It seems to me that 64-bit computing is the wave of the future with very little effort to adopt, yet from where I stand, not as many companies are going the 64-bit route as I would have thought.
Nearly every processor sold, if not every processor sold, is of the AMD64 or EM64T (IA-32E) architectures. Memory prices are continuing to drop making it more and more common to see x86 (or technically x86_64) based systems with 32GB, 64GB, or even 96GB of RAM.
Through Physical Address Extensions, (PAE), 32-bit processors have long been able to address more than 4GB of physical memory, given proper OS support. The addition of just 4 bits of memory additional addressing allows a 32-bit processor to support up to 64GB of RAM.
In Red Hat Enterprise Linux (hereafter referred to as RHEL), support was added for up to 64GB of memory in RHEL4 via the hugemem kernel. The RHEL4 Release Notes state that the hugemem kernel provides a 4GB per-process address space and a 4GB kernel space. It is also noted, though, that running the hugemem kernel will have a performance impact as the kernel needs to move from one address lookup table to another when switching from kernel to user space and vice-versa. It is not stated in the release notes, but I have heard conjecture that the performance impact could be up to 30%.
RHEL5, the latest major release of Red Hat Enterprise Linux actually removes support for the hugemem kernel. 32-bit RHEL5 will support at most 16GB of memory. See the RHEL Comparison Chart for details. I cannot find specific references as to why hugemem was removed in RHEL5 but I have heard that the performance impact of hugemem was a hassle to deal with from a support perspective. (Not to mention the assertion that 32-bit is dead!).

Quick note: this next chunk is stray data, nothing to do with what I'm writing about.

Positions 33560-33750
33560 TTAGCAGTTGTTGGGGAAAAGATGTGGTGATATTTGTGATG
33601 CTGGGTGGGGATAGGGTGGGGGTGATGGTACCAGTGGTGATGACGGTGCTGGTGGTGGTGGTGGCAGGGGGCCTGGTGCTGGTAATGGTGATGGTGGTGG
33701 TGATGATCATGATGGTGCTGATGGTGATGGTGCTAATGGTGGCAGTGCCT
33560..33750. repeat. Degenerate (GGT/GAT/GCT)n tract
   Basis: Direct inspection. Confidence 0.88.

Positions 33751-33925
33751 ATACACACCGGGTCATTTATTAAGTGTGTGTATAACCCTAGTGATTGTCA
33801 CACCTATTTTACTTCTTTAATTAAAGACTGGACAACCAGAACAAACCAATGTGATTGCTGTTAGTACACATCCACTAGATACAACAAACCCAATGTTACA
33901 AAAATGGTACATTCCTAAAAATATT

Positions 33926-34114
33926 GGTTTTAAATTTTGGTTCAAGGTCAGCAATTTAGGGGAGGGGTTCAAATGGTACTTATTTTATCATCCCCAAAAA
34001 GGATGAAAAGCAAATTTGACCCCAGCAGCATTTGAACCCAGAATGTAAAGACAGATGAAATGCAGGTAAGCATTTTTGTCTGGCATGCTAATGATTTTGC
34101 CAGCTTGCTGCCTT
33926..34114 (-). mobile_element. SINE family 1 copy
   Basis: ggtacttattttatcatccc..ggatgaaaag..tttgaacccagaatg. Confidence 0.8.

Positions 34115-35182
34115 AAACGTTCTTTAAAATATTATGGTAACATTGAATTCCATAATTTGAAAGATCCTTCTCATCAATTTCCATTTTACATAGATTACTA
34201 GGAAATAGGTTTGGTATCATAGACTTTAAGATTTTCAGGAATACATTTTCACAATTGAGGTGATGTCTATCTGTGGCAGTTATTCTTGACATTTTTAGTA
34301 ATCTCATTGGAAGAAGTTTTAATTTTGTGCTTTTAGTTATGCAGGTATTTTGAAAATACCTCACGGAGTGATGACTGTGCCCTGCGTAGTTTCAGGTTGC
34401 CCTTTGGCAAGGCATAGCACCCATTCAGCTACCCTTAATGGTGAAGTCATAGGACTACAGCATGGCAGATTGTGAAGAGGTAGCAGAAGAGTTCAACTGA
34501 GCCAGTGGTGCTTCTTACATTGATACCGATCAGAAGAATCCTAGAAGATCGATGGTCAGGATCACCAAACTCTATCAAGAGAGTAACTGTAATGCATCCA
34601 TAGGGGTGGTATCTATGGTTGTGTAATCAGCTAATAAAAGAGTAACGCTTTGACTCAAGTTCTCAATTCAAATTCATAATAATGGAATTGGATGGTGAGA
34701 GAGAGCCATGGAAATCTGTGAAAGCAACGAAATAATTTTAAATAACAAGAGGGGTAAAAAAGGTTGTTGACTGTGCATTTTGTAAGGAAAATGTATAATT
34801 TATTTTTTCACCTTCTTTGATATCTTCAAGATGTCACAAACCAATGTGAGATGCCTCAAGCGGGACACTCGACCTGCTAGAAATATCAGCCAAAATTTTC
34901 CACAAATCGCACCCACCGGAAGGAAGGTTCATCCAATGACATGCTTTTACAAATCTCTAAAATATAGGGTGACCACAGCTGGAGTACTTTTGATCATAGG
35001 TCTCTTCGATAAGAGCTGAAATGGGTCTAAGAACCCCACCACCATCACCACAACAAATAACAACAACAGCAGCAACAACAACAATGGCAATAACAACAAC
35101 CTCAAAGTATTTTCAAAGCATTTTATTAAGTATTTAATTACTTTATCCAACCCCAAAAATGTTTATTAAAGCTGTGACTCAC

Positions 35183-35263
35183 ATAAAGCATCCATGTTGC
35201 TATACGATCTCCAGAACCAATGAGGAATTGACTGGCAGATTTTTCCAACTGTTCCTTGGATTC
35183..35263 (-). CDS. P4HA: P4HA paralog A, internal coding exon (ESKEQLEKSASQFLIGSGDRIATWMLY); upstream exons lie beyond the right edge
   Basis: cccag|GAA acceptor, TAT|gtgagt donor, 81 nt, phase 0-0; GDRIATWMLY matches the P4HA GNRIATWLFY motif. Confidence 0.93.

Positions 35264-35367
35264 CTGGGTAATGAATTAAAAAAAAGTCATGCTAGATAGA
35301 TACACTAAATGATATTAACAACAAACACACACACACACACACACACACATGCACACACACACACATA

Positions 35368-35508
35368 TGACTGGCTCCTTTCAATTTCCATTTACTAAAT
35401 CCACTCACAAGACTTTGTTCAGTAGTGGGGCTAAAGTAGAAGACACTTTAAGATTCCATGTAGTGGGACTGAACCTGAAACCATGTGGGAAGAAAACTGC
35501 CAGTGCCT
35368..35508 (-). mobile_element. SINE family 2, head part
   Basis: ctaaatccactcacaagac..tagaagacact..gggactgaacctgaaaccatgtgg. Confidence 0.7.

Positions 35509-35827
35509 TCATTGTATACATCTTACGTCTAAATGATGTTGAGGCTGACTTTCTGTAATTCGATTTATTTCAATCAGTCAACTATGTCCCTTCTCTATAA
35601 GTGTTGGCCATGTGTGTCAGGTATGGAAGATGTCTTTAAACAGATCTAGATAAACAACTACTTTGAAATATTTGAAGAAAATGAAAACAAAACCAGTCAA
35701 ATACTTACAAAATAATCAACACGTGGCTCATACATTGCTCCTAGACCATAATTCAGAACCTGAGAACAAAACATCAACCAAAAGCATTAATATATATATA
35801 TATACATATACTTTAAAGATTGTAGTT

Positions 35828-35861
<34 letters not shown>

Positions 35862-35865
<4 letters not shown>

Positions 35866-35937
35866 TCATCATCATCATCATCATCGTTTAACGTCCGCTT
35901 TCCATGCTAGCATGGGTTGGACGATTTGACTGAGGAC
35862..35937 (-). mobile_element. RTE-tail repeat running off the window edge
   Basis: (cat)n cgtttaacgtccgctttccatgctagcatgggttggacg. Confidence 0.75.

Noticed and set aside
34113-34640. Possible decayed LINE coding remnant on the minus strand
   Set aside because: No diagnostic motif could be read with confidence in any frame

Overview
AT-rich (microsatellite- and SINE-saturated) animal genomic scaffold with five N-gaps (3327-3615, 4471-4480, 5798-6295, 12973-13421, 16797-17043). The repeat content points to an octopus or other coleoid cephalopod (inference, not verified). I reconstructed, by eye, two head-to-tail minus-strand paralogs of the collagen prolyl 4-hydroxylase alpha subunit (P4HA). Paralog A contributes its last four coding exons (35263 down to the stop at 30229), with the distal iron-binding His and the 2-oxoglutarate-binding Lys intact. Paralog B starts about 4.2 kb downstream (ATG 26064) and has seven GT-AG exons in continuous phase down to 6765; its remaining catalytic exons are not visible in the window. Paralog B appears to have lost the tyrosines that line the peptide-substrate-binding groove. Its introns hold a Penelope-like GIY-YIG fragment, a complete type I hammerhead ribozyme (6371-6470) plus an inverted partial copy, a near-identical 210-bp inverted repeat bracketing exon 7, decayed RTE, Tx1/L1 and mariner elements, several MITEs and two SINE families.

So, if a user is running 32-bit RHEL4 with greater than 16GB of memory their upgrade path to 32-bit RHEL5 is limited by the 16GB maximum in RHEL5. One would have to do a fresh 64-bit install of RHEL5 to take advantage of the increased memory.
64-bit on the other hand, can address a full 2TB of memory. There is also no longer the distinction between LOWMEM and HIGHMEM for the kernel. The elimination of the 1GB/3GB split (or the 4GB/4GB translation with hugemem) increases the stability of the kernel when dealing with memory intensive loads. I’ve seen many cases where 32-bit systems with 8, 12, or even 16GB of RAM have fallen over because the kernel can no longer assemble contiguous blocks of memory fast enough from its limited 1GB address space, while HIGHMEM sits with many GB of useable memory pages.
In cases like this, a migration to 64-bit has nearly always resolved the issue with kernel memory starvation. (In a couple of cases there was a runaway app that consumed every available page of memory on the system, so there was no difference between 32 or 64 bit.
The moral of the story? Go 64-bit with any new server implementations. Begin putting plans into place now to migrate legacy 32-bit systems to 64-bit in the near future. Having a solid, actionable plan will go a long way to ensure a smooth transition.